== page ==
Child sexual abuse content floods internet as lockdown hinders quick removal, say experts
Lockdowns have given way to a new problem: tech firms are failing to take down content on child sexual abuse. The findings are from The Internet Watch Foundation (IWF), an organization responsible for flagging such illegal content.
Thanks to the lockdown, tech firms have tasked only a few of their staff to delete such pages, thereby allowing wide-circulation. Between March 16 and April 15, content moderators have removed only 1,498 web addresses flagged by IWF — almost a 90% drop from the previous month, when they took down over 14,947 web addresses.
"What we are seeing here is the first hard evidence of how the global crisis is affecting the fight against child sexual abuse material. Even though our analysts are working as normal to find this evil content, it is staying available for longer, even after they have reported it."
"This means there is more opportunity for sexual predators to view and share it," Susie Hargreaves, the chief executive of the IWF, told The Guardian.
She added: "Hotlines and abuse teams across the globe need to be aware that there is a slowdown of this content being removed and to be mindful of doing what they can, within their ability, to get this content taken down.
According to Mark Zuckerberg, Facebook's founder and chief executive, the company would use artificial intelligence to moderate online content.
Rise in online abuse as more children stay home
Earlier this month, children's rights advocates had warned that online child sexual abuse content is rising amid lockdown.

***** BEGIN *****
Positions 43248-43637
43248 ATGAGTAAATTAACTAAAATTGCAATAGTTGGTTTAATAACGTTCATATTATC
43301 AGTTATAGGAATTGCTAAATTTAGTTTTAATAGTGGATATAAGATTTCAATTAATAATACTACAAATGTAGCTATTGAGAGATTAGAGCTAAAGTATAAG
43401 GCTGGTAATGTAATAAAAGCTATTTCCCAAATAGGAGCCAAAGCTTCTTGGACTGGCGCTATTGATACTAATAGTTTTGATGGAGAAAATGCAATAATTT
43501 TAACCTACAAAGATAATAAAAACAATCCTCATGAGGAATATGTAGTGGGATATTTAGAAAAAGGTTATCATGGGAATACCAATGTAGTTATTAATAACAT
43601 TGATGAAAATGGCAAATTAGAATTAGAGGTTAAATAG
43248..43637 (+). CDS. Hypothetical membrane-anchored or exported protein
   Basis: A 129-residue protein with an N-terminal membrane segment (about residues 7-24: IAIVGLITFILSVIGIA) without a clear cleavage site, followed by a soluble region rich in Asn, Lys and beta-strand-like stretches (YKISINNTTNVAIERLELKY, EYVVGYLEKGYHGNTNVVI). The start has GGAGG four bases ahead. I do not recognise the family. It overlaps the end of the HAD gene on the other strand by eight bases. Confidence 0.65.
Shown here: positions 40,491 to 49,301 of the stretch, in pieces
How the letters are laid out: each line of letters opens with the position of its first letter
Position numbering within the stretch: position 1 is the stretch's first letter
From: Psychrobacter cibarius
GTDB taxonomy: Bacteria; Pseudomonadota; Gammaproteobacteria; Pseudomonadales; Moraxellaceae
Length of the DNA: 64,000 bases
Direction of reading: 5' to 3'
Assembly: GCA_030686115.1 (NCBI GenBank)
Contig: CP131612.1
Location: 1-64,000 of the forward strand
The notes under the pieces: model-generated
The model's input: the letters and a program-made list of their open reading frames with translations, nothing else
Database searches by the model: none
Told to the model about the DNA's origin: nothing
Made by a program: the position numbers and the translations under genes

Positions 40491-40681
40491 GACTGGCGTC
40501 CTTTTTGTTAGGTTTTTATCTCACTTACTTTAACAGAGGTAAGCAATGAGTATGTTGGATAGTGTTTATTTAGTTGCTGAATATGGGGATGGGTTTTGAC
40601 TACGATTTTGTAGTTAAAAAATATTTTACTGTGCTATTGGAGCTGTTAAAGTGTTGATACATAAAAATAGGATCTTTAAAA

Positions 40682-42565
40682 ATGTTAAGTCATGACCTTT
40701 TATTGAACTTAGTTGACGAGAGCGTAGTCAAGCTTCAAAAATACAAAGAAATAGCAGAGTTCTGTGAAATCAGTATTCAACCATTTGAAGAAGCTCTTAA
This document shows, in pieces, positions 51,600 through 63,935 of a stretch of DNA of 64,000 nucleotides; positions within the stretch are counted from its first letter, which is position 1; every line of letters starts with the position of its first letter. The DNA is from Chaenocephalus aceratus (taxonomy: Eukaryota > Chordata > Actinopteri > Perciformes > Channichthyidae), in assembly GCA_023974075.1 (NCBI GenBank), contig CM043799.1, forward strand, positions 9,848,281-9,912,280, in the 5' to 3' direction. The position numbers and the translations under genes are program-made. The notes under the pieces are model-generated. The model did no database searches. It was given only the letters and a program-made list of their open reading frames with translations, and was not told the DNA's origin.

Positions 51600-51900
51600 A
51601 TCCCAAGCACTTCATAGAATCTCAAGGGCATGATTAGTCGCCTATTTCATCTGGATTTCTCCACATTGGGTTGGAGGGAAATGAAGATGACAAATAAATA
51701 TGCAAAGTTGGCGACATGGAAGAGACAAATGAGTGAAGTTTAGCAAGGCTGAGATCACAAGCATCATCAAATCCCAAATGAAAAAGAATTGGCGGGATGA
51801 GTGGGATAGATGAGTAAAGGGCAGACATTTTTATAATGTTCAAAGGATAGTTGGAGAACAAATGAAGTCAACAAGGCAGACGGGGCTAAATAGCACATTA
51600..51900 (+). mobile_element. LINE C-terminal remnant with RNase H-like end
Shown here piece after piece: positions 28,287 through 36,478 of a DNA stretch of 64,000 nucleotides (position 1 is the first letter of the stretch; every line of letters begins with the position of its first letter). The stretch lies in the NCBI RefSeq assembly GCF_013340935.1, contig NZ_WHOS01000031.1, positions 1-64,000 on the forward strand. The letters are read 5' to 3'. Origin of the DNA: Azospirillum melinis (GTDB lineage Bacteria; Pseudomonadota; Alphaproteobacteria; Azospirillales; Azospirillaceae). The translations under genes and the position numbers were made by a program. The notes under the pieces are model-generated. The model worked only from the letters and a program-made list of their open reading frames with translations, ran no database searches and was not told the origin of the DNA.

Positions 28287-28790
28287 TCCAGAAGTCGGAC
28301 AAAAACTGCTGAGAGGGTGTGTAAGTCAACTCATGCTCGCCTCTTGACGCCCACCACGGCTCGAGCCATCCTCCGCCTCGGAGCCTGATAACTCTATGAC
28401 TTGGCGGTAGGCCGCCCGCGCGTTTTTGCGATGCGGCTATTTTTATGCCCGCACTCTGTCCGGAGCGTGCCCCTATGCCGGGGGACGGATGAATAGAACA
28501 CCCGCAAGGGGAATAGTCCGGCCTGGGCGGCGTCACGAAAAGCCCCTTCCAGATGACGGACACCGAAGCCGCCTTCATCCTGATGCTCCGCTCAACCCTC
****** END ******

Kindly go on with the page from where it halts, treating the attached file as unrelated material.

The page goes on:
"Europol, the UK's National Crime Agency, the Swedish Police Authority and others have already seen an increase in online child sexual exploitation since COVID-19 lockdown," John Tanagho, the field office director for the International Justice Mission in the Philippines, a country at the epicenter of online sexual abuse of children, told NPR.
Traffickers are reportedly live-streaming child sexual abuse to child sex offenders around the world, primarily in Western countries. The offenders get access to content by just paying the traffickers, he explained.
Recently, Michael Oghia, advocacy and engagement manager at the Global Forum for Media Developments, recounted a disturbing experience. During a zoom conference with colleagues, someone hacked the presenter's screen to show a video of explicit pornography involving an infant.
"It took me a moment to process it," Oghia, told NBC news. "At first I thought it was porn, but as soon as it clicked, I shut my computer. What the hell did I just see?"
Many experts have pointed out that the pandemic is triggering a rise in such content on popular social media, video and messaging platforms. As more people stay home, there is more demand for such content.
Other experts are also concerned about the rise. "Children are more at home, therefore they [are] using the Internet more," Rosario Hernández, development officer of the Cambodian nongovernmental organization Action Pour Les Enfants, which runs programs for child victims of sexual abuse, told NPR.
"And predators can be at home more as well and, you know, soliciting [grooming] more," she added.